logo
The Cycad Pages
Cycas annaikalensis

Cycas annaikalensis Rita Singh & P. Radha, Brittonia 58(2): 119-123 (2006). H—IUPH
"TYPE: India, Kerala, Palaghat, Annaikal hills, 940 m, Rita Singh, P. Radha and Prabha Sharma (0491) 0144, May 2003 (holo IPUH (CAL), iso DD)."


Etymology: The specific epithet refers to the name of the locality, Annaikal hills where this population is located. In Malayalam, annai = elephant, and kal = rock.

Historical notes: Distinguished as a separate species during field surveys (2001–2004) by Indian botanist Rita Singh.

Distinguishing features: Cycas annakailensis differs from C. spherica and C. circinalis in having steel grayish smooth trunk, the higher number of leaflets, the angle of attachment of the median leaflets to rachis and the larger microsporophyll. It differs from C. indica in the same features, and in the possession of a megasporophyll with a distinct terminal spine.

Distribution and habitat: Cycas annaikalensis is currently described from a single population of less than 100 individuals over an area of 100–250 square metres on the Annaikal hills near Palaghat at an altitude of 940 m. Plants grow as an understorey element on steep slopes of coarse black humus soil with a thick canopy of tropical flowering trees. Assessing the habitat, it is assumed that this species may also occur in adjacent Reserve Forest areas, but comprehensive exploration has yet to be done to assess the number of populations and plants occurring in the region

Conservation status: Not known. IUCN (2001) Red List status DD.

Description:

Stems approximately 5 m tall, 19–61 diam.

Leaves bright green, semiglossy, 100–250 cm long, flat (not keeled) in cross-section, (opposing leaflets inserted at 180° on rachis), with 200–240 leaflets, tomentum shedding as leaf expands. Petiole 50–90 cm long, spinescent for 100% of length,spines 0.9–3 mmlong. Basal leaflets not gradually reducing to spines.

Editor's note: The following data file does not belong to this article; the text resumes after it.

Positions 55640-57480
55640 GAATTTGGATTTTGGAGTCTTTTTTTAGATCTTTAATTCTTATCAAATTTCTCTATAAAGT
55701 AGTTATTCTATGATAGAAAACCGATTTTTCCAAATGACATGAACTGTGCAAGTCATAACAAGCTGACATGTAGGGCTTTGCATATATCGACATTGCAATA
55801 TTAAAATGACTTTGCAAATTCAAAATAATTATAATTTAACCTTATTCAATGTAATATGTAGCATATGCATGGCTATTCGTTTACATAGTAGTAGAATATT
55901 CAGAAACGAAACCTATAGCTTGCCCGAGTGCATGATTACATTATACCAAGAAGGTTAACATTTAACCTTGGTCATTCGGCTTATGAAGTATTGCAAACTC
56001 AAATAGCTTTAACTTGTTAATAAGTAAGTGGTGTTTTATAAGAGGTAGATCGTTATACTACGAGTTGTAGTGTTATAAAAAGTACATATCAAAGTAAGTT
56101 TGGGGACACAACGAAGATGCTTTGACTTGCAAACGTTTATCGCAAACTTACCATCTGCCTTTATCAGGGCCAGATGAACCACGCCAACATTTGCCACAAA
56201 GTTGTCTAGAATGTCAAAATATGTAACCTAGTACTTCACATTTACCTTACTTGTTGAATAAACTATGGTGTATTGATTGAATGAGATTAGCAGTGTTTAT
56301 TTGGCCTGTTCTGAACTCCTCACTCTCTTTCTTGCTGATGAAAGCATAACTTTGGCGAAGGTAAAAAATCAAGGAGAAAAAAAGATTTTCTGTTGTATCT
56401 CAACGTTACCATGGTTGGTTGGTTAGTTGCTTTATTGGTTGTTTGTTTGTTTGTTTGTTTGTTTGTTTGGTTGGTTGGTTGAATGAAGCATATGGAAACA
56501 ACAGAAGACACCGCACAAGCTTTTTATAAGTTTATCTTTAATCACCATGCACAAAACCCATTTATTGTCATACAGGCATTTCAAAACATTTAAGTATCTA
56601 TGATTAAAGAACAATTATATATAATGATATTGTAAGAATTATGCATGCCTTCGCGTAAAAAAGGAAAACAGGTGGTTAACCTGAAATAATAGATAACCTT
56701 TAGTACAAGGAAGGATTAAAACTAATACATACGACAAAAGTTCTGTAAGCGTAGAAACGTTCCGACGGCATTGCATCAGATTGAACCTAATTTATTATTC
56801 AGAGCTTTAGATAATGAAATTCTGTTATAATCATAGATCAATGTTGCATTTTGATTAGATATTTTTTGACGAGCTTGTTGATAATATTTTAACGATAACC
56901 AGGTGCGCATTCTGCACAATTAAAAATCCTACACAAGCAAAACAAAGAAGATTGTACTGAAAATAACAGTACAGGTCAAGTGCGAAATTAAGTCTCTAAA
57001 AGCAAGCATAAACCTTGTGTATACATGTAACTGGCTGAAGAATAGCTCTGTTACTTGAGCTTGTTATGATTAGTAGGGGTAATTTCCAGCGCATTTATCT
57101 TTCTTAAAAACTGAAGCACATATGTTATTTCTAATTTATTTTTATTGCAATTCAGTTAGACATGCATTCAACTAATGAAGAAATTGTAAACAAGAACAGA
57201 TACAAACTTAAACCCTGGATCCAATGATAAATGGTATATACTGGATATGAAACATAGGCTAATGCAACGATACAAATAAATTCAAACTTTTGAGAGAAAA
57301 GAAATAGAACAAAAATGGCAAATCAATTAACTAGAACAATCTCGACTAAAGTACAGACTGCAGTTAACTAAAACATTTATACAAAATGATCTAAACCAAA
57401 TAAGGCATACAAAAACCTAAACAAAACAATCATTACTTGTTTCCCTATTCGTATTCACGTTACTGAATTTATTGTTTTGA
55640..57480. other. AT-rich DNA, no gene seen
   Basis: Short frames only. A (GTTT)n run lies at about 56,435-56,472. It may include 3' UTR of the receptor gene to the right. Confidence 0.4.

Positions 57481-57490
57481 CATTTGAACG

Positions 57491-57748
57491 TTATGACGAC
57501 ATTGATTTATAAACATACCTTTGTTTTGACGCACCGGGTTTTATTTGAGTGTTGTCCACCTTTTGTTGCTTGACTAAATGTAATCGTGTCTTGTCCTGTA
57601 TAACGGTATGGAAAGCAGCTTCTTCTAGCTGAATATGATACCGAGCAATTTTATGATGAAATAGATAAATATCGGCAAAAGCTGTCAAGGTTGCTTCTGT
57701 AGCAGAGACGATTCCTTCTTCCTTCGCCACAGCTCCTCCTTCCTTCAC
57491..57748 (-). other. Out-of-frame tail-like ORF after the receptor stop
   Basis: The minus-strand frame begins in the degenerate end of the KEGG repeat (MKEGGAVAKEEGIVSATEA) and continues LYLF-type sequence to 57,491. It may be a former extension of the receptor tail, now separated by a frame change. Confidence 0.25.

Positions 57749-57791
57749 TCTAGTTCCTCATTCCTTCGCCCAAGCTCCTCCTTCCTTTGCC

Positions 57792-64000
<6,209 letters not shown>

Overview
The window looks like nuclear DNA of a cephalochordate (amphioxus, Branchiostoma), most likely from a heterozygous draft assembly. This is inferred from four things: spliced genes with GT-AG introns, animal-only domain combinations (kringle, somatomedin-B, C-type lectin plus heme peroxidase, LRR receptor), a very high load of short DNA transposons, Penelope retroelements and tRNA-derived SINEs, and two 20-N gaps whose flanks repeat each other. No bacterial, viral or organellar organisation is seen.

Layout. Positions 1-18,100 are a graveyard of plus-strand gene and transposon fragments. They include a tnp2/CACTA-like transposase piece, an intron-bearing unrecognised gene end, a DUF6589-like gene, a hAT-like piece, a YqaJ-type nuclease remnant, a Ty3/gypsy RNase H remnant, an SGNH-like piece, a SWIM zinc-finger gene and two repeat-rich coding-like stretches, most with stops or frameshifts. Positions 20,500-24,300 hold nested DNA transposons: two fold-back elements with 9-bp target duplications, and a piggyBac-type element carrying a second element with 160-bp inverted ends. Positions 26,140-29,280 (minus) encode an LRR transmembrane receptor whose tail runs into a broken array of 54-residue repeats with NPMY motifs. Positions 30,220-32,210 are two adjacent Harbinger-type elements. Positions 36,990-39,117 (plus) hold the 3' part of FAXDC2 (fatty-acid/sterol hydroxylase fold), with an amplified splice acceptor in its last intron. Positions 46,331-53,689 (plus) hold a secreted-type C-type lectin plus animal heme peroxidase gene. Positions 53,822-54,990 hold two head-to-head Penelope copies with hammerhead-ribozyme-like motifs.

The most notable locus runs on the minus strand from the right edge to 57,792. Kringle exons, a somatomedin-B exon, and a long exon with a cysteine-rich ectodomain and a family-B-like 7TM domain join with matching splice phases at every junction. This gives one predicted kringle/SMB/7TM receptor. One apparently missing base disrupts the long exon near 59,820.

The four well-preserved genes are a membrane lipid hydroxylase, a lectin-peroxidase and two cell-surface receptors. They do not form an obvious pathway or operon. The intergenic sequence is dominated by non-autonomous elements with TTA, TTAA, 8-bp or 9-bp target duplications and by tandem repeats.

Median leaflets simple, weakly discolorous, 260–350 mm long, 8–12 mm wide, inserted at 50–55º to rachis; section flat; margins flat, not undulate; apex softly acuminate, not spinescent; midrib raised above, flat below, narrow.

Cataphylls narrowly triangular, soft, thinly sericeous or lacking tomentum.

Pollen cones sub-conical, yellowish orange prior to dehiscence, 30–50 cm long, 15–21 cm diam., microsporophyll lamina firm, not dorsiventrally thickened, 63–83 mm long, 18–26 mm wide, fertile zone 20–32 mm long, sterile apex 38–47 mm long, gradually raised and merging into spine.

Megasporophylls 9–25 cm long, persistently densely ferruginous-tomentose; ovules 2–10, glabrous; lamina triangular, 19–55 mm long, 13–40 mm wide, regularly dentate with 5–18 lateral spines 5–8 mm long, apical spine distinct from lateral spines, 3–25 mm long, 4–7 mm wide at base.

Seeds 2–10 globose, 38–49 x 35–43 mm, sarcotesta green when young, becoming yellow at maturity, fibrous layer absent, sclerotesta smooth, spongy endotesta absent.


The Cycad Pages

© 1998-2012 Royal Botanic Gardens Sydney
Written and maintained by Ken Hill 1998-2010
Maintained by Leonie Stanberg and Dennis Stevenson 2010-2012
This site is currently not being maintained